Shanghai Gold Exchange

Shanghai Gold Exchange
Founded 2002
Headquarters Shanghai
Key People Wang Zhe, chairman
Products Gold, silver, platinum spot and forward

Shanghai Gold Exchange (SGE) is a non-profit self-regulatory organization, approved by the State Council, organized by the People's Bank of China, and registered with the State Administration for Industry & Commerce, for the purpose of trading gold, silver, platinum and other precious metals.[1]

The People's Bank of China gave approval to the exchange in mid-2007 to accept foreign banks as members. Foreign banks applying to be accepted as members of China's Shanghai Gold Exchange must be locally incorporated.[2]


In March of 2008 the China Banking Regulatory Commission (CBRC) issued permits allowing Chinese commercial banks to trade gold futures on the Shanghai Futures Exchange (SHFE). Commercial banks are required to be members of the SGE and the SHFE before conducting gold futures trading through the SHFE. Moreover, banks must have a capital adequacy ratio of over eight percent, the CBRC announced.[3]

In May 2010, the exchange announced it was planning to offer gold exchange-traded funds (ETFs), driven in part by strong Chinese demand for gold. Gold demand in the first quarter of 2011 more than doubled, surpassing India as the largest market for gold coins and bars, according to the World Gold Council. [4]

Products and Services

The Shanghai Gold Exchange launched a gold trading platform with eleven yuan-denominated gold contracts on September 18, 2014.[5] The international board, as the platform is known, is in the city's free-trade zone, making it open to foreign investors.[6] [7] The contracts on the new exchange will be physically settled and will be traded between bullion banks, refiners, producers and trading houses.

Members of the Chinese Gold & Silver Exchange Society (CGSE) in Hong Kong began trading on the Shanghai Gold Exchange directly on July 10, 2015, expanding ways to access the bullion market in China. The move came shortly after China announced plans to establish a yuan-denominated price fix on gold, which could give the buyers in Asia more power over bullion trade.[8] The SGE said in June that it hoped to launch a yuan-denominated gold fix by the end of 2015.[9]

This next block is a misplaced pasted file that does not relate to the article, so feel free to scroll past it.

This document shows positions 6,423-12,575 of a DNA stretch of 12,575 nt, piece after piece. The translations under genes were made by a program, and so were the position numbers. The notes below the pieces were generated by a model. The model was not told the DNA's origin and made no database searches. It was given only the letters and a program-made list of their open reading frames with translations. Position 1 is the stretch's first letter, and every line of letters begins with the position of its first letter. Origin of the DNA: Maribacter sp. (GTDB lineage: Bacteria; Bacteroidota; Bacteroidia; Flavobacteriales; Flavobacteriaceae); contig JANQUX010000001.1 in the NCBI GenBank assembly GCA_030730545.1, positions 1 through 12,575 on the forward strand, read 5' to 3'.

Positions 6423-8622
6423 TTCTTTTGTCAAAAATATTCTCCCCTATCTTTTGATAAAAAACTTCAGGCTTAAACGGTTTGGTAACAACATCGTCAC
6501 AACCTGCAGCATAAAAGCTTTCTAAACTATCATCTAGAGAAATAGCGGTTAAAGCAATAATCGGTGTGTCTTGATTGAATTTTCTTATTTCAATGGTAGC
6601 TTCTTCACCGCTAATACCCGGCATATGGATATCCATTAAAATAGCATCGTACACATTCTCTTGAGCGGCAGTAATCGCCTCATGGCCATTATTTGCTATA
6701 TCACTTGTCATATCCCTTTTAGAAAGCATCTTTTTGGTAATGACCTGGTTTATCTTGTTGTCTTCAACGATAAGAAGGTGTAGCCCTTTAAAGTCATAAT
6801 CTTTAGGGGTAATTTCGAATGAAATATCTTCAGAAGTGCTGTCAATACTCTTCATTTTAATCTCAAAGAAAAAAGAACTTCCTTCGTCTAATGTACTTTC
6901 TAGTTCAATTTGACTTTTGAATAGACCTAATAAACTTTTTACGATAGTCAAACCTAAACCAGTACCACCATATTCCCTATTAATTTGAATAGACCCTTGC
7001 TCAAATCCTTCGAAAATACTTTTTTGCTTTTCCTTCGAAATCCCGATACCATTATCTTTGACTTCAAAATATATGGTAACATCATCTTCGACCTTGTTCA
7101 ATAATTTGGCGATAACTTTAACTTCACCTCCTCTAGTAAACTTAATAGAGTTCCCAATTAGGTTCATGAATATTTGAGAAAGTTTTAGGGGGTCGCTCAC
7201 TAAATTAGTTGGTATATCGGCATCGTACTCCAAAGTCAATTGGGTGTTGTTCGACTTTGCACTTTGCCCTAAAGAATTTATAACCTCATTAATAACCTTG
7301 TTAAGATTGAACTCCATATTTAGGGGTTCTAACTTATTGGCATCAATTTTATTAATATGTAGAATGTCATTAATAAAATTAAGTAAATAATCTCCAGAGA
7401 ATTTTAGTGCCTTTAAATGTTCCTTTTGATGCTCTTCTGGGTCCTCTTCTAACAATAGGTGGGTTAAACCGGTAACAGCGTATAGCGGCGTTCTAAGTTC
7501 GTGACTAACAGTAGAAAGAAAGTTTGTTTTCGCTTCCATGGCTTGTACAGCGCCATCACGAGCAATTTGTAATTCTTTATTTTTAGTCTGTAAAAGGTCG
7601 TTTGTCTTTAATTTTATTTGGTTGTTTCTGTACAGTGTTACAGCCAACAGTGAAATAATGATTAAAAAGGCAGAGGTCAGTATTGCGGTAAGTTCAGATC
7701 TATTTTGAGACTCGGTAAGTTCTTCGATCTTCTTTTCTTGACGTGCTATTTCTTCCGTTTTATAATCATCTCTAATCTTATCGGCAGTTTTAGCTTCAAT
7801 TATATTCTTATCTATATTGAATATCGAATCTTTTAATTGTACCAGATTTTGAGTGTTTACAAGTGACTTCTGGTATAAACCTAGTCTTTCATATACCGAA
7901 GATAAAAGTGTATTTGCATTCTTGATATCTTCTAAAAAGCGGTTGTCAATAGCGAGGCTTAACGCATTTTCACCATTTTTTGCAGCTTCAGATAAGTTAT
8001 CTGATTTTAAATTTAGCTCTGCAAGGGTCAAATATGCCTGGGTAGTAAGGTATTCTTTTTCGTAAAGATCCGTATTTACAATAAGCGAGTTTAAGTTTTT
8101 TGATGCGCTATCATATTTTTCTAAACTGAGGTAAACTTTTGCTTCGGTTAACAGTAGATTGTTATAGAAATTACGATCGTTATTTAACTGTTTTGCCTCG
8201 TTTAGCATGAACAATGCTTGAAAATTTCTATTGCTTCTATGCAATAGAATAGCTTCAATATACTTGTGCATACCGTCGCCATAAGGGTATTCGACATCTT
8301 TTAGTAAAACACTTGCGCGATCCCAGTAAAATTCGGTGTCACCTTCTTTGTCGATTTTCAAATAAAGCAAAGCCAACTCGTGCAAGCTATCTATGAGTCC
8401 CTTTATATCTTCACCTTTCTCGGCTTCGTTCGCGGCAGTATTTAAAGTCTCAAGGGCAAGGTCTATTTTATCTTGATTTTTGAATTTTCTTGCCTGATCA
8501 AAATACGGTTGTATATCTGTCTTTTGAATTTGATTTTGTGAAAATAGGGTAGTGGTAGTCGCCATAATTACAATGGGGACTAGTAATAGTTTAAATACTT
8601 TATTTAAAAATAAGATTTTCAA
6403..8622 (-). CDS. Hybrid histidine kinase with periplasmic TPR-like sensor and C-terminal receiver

In April of 2016 China announced the launch of a new renminbi-denominated contract on the Shanghai Gold Exchange to set a benchmark price for gold bullion. The move was part of efforts to increase the country's influence in the pricing of the precious metal. The gold fix price was set at 257.97 yuan (US$39.83) per gram. Eighteen banks and bullion traders were chosen as initial market makers, including 10 Chinese lenders, Standard Chartered Bank, Australia and New Zealand Banking Group and six domestic and international bullion traders including Switzerland-based MKS Gold Ltd, the exchange said.[10] The benchmark will compete with the centuries-old London gold fix, which is now set via an electronic auction system.[11]

Key People

  • Wang Zhe, Chairman


  1. Welcome to SGE. SGE.
  2. Shanghai Gold Exchange Wants Foreign Members Incorporated in China. MarketWatch.
  3. Chinese Regulator Authorizes Commercial Banks to Trade Gold Futures. Resource Investor.
  4. Shanghai Gold Exchange Planning to Start ETFs, Chairman Wang Zhe Says. Bloomberg.
  5. China opens gold market to foreigners, seeks more pricing power. People Daily.
  6. China set to win Asia gold. Reuters.
  7. Gold trading to open up to foreigners in Shanghai. South China Morning Post.
  8. Hong Kong gold exchange members launch direct trade in Shanghai gold. The Economic Times.
  9. London's domination of precious metal benchmarks at risk. Reuters.
  10. China to launch gold benchmark.
  11. China launches renminbi-denominated gold benchmark. The Financial Times.
Last modified on 19 April 2016, at 04:39